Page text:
April 20, 2018
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Here’s how sustained attention to aging will improve Maine

Gabor Degre | BDN
Gabor Degre | BDN
At Home Downeast volunteer and steering committee member Janet Simpson, 69, shopping for groceries at Tradewinds Marketplace in Blue Hill for 95-year-old member Dorothy Noble.
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By The BDN Editorial Board

The things that seniors say they want and need to comfortably age in Maine are pretty simple: Safe housing, reliable transportation, connections with others in their community. So, a series of conversations across Maine, led by former House Speaker Mark Eves, and the report that resulted do not break new ground or reveal novel solutions.

They are important, however, because they show that improving the lives of Maine’s seniors does not require new government programs or a lot of money. Instead, sustained attention and a focus on what works can make a big difference.

So, it is encouraging that the Legislature’s Caucus on Aging will continue the advocacy and problem-solving necessary to address the needs of Maine seniors. This is a critically important issue because Maine is the most rapidly aging state in the country. In addition, more than 60 percent of Maine’s seniors live in rural areas, which increases the challenge of providing needed services to a dispersed population.

While lawmakers can set a supportive tone — and vote for needed state funding — much of the work is done at the local level. There are dozens of success stories that can be replicated in other communities. Small planning grants or other financial support from the state can help to make these efforts more effective and grow and spread to other communities.

In the Blue Hill area, for example, a group of volunteers provides a variety of services to seniors such as transportation to medical appointments, grocery and prescription delivery and home safety assessments. As important, At Home Downeast coordinates social gatherings for the more than 100 seniors who participate in the program. Visits from volunteers also provide needed social contact for the seniors, many of whom are homebound. The program now has a branch on Mount Desert Island.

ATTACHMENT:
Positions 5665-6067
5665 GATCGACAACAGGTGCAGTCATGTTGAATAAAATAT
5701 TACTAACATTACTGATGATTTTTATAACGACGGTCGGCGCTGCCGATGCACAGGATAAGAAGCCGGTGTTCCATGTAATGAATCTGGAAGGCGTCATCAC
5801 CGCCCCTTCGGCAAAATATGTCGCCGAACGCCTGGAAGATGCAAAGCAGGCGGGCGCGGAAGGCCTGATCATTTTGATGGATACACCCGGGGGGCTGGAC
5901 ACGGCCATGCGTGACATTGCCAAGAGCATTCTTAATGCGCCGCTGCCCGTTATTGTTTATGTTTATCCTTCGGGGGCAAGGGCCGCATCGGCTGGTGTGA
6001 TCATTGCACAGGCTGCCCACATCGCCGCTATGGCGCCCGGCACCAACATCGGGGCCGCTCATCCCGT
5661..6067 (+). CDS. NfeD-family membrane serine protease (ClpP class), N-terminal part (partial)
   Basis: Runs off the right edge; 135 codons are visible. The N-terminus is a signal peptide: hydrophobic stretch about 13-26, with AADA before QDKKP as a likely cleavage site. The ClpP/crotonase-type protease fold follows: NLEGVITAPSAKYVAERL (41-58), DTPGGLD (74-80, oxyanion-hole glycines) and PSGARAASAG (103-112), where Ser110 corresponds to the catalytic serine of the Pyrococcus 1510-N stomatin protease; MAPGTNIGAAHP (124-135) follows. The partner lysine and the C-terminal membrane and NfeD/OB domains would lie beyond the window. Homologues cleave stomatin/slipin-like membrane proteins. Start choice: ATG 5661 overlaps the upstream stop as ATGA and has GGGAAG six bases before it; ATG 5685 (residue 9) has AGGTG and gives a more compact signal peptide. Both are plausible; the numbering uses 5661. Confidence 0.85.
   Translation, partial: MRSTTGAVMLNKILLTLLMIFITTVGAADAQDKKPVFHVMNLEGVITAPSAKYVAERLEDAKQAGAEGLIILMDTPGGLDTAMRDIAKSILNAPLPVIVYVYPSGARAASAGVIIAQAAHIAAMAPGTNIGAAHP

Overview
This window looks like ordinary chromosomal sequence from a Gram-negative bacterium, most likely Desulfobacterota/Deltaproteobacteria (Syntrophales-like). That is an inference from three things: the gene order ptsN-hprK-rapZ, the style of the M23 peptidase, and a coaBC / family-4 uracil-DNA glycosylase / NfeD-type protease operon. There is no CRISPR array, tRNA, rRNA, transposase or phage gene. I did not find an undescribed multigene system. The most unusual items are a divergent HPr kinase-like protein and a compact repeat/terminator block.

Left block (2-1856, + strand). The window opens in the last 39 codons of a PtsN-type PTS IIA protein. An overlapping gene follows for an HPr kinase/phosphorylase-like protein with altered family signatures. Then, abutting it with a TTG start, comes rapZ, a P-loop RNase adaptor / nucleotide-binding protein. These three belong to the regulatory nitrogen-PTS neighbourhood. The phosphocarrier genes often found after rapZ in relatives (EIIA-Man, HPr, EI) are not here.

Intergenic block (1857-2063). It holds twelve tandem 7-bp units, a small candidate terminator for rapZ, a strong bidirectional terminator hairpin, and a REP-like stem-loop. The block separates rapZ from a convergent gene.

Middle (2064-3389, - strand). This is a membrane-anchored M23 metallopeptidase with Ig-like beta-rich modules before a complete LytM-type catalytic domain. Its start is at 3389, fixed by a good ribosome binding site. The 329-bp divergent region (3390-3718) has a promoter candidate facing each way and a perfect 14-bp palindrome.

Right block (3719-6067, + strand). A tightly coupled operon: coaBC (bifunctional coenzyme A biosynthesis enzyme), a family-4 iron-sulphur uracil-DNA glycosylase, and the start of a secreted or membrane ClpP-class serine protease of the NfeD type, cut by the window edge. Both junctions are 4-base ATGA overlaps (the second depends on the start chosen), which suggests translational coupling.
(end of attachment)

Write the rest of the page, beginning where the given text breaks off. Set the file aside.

In Harpswell, a local woman with chronic obstructive pulmonary disease was hospitalized, sometimes for weeks, with respiratory problems five times this year because her basement flooded, causing mold to grow. Volunteers with the Harpswell Aging At Home program sealed her basement floor and fixed the foundation so water no longer seeped in and made other repairs to her small home. With the mold problem eliminated, the resident has since avoided hospitalization, which greatly improved her life.

In Aroostook County, seniors who participate in the Friendly Caller Program call into the local dispatch center each day between 6 a.m. and 10 a.m. to report that they are safe. If they fail to call, the dispatch center will call them and if they can’t be reached, an officer will be sent to check on them. The dispatchers usually chat with each senior for a few minutes each day.

Housing is one area where the Legislature can play a big role. Many seniors are unable or do not want to remain in their homes. Nearly 10,000 Maine senior households are currently on waiting lists for housing, according to a recent survey by the Maine Real Estate Managers Association. That’s an increase of nearly 1,000 since last year’s survey.

The state’s senior housing inventory, meanwhile, grew by only 39 new affordable apartments this year, in Gorham and Biddeford. A 47-unit development in a former schoolhouse in Augusta is expected to open soon soon.

But at this rate, seniors awaiting safe and affordable housing will wait for years — often in unsafe, unmanageable housing where they are constantly at risk of falling or becoming sick.

This was supposed to remedied when voters, last year, approved a $15 million bond to build new housing and help seniors modify their homes. Despite voter approval, Gov. Paul LePage has refused to sign off on the bonds.

Lawmakers should again pursue ways to overcome the governor’s refusal to act so that much-needed senior housing can be built, especially in small communities.

Improving the lives of Maine seniors should remain a priority for lawmakers, even if most of the solutions don’t come from Augusta. Rather, the Legislature can step up and help connect community efforts and serve as a clearinghouse and cheerleader for the best ideas.

 


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